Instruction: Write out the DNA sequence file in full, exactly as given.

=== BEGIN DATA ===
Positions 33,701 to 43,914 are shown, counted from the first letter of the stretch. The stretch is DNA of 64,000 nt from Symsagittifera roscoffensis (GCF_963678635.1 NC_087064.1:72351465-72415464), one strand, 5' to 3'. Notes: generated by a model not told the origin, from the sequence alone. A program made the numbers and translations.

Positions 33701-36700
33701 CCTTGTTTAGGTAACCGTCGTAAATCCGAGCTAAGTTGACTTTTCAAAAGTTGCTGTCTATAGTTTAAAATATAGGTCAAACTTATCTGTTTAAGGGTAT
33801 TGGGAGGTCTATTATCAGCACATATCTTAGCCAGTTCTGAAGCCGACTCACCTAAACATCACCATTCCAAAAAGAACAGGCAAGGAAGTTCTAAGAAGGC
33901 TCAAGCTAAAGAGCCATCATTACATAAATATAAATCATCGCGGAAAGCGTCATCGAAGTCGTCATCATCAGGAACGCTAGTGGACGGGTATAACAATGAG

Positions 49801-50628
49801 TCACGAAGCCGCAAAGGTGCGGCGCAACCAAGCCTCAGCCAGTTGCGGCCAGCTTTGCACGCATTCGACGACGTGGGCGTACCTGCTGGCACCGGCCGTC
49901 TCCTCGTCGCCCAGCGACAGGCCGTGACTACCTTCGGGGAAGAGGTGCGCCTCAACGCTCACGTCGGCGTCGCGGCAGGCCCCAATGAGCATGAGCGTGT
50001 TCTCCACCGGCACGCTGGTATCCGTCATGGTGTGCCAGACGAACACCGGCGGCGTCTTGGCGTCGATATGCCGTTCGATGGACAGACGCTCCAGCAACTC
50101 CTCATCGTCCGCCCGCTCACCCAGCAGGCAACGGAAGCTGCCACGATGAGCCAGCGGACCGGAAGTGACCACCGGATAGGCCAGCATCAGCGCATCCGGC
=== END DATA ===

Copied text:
Positions 33,701 to 43,914 are shown, counted from the first letter of the stretch. The stretch is DNA of 64,000 nt from Symsagittifera roscoffensis (GCF_963678635.1 NC_087064.1:72351465-72415464), one strand, 5' to 3'. Notes: generated by a model not told the origin, from the sequence alone. A program made the numbers and translations.

Positions 33701-36700
33701 CCTTGTTTAGGTAACCGTCGTAAATCCGAGCTAAGTTGACTTTTCAAAAGTTGCTGTCTATAGTTTAAAATATAGGTCAAACTTATCTGTTTAAGGGTAT
33801 TGGGAGGTCTATTATCAGCACATATCTTAGCCAGTTCTGAAGCCGACTCACCTAAACATCACCATTCCAAAAAGAACAGGCAAGGAAGTTCTAAGAAGGC
33901 TCAAGCTAAAGAGCCATCATTACATAAATATAAATCATCGCGGAAAGCGTCATCGAAGTCGTCATCATCAGGAACGCTAGTGGACGGGTATAACAATGAG

Positions 49801-50628
49801 TCACGAAGCCGCAAAGGTGCGGCGCAACCAAGCCTCAGCCAGTTGCGGCCAGCTTTGCACGCATTCGACGACGTGGGCGTACCTGCTGGCACCGGCCGTC
49901 TCCTCGTCGCCCAGCGACAGGCCGTGACTACCTTCGGGGAAGAGGTGCGCCTCAACGCTCACGTCGGCGTCGCGGCAGGCCCCAATGAGCATGAGCGTGT
50001 TCTCCACCGGCACGCTGGTATCCGTCATGGTGTGCCAGACGAACACCGGCGGCGTCTTGGCGTCGATATGCCGTTCGATGGACAGACGCTCCAGCAACTC
50101 CTCATCGTCCGCCCGCTCACCCAGCAGGCAACGGAAGCTGCCACGATGAGCCAGCGGACCGGAAGTGACCACCGGATAGGCCAGCATCAGCGCATCCGGC